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Changing the Face of Obesity in Canada: Network Launches Image Gallery

Canadian Obesity Network

This morning, I am speaking on the issue of weight bias and discrimination at the Journées annuelles de santé publique (Québec), in a session called: Regard sur la discrimination et les préjugés à l’égard du pods.

It is perhaps only fitting, that today also marks the launch of an image gallery by the Canadian Obesity Network, Canada’s national network of obesity researchers, health professionals and other stakeholders.

The image gallery features the first set of a, hopefully growing, collection of non-stereotypical images representing Canadians living with overweight and obesity, which are intended for use by media and others, who report on or talk about obesity.

As noted in a previous post, the stereotypical depiction of ‘headless’ torsos that generally accompany mediate reports on obesity (and unfortunately even find their way into talks by obesity researchers and health professionals), are not only demeaning but very much promote and propagate the negative image of people living with excess weight, a key driver of the widespread weight bias and discrimination that obese people face everyday.

The purpose of the image gallery according to the Network’s website:

“In an effort to reduce pejorative portrayals of overweight and obese persons in media reporting, we have created an Image Gallery that provides a collection of photographs that portray obese individuals in ways that are positive and non-stereotypical. These images provide a fair and non-biased representation of youth and adults who are overweight and obese. Our gallery can help promote accurate coverage of obesity-related topics in news reporting and challenge harmful weight-based stereotypes.”

All of the depicted individuals have most enthusiastically volunteered their images to the Network (see terms of use). They are to be commended as it requires a considerable courage and commitment to step forward for such a cause.

The Network is also grateful to photographer Robert Tinga, who generously gave his time and expertise to these shoots.

My sincere hope is that we will soon start seeing more images like these, that reflect the fact that the obesity discussion is about real people, real families, real Canadians – not just anonymous headless torsos.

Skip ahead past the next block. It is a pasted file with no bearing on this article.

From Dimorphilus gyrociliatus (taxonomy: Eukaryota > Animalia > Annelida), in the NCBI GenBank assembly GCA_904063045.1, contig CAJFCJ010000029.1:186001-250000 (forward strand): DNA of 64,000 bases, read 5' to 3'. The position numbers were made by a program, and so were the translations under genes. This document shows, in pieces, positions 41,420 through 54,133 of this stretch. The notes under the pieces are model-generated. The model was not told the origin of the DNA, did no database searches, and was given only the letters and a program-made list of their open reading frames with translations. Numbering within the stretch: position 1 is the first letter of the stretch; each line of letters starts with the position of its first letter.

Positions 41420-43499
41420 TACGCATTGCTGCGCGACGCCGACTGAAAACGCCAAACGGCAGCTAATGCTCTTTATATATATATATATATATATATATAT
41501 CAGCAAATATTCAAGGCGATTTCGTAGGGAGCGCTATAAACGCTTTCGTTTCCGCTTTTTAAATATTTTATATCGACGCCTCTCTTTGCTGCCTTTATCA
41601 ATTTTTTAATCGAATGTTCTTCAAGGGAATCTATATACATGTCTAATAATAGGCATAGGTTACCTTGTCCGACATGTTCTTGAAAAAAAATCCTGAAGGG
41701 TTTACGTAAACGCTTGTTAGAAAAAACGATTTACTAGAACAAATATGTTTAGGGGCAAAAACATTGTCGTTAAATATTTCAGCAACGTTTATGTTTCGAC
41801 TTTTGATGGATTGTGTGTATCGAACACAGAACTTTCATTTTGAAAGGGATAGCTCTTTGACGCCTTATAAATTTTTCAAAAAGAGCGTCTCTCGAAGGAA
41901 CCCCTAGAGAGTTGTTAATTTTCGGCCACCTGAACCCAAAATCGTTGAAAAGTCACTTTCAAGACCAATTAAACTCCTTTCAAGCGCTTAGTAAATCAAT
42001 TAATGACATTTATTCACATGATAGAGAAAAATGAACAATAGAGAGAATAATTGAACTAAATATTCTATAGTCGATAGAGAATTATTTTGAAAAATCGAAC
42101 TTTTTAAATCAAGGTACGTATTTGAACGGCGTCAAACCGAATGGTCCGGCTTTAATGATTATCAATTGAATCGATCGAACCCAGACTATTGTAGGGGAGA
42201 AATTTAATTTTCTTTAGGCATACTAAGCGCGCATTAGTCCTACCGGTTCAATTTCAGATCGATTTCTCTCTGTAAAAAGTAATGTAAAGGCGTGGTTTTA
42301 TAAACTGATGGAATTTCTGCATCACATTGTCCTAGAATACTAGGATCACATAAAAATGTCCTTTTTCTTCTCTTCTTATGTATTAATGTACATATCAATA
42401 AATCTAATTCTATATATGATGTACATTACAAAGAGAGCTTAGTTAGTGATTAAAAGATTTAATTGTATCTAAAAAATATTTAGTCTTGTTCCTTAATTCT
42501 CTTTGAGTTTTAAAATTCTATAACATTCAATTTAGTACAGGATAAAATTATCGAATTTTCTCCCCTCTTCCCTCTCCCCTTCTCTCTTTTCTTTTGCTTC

Montréal, QC


  1. Congratulations on launching this important and much needed initiative in Canada. I hope that the media will utlize these to promote a more realistic image of living with obesity. Well done.

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  2. It’s a step in the right direction.

    However, if your picture is being used to illustrate an article that’s full of panic, overstatement, blaming and shaming, and that implies (or states) that your body is inherently diseased… well, I’d imagine that would still be kind of humiliating, even if it’s a nice picture.

    It’s not just the pictures that need to change. It’s just as much the reporting and the way results are framed in the press releases, which influences the tone of the reporting. That’s at the very least.

    I, of course, think that a whole change in focus – a change that would affect even the initial the design of studies – is in order.

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  3. This image gallery will prove to be a promising approach, I hope, to address a serious social injustice. It represents an important concept (images that may inspire new directions in social discourse), one which prompts me to wonder if it might be helpful to include portraits of large-girthed “great leaders” from past or present, including beloved/admired historical figures (Elizabeth Cady Stanton comes to mind) whose actions served to increase social justice–a potentially vivid reminder to all of us: body size does not determine or limit human value or potential.

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  4. looking forward to my contribution/pictures to this very important initiative !!

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  5. I am absolutely elated that the Image Gallery has been launched!! Thank you to Linnie Sharma, Thea Moss and all of the beautiful models who participated in the fall photoshoot. Robert Tinga did a fantastic job! Another step closer to reducing weight bias and descrimination. Good Work CON!

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  6. I haven’t been able to get into the gallery. The link just tries connecting and connecting and connecting…and getting nowhere.

    But even without seeing the gallery, there’s one thing that bothers me in the title of your post: the “changing” face. Shouldn’t we be saying the “real” face? Or “a more accurate” face? We are bombarded with headless fatties, images of people of size who look dishevelled, slovenly, stupid, etc. A gallery of real people who just happen to have bodies that do not fit the current weight norm is long overdue.

    I’m hoping I’ll be able to get a peek soon!

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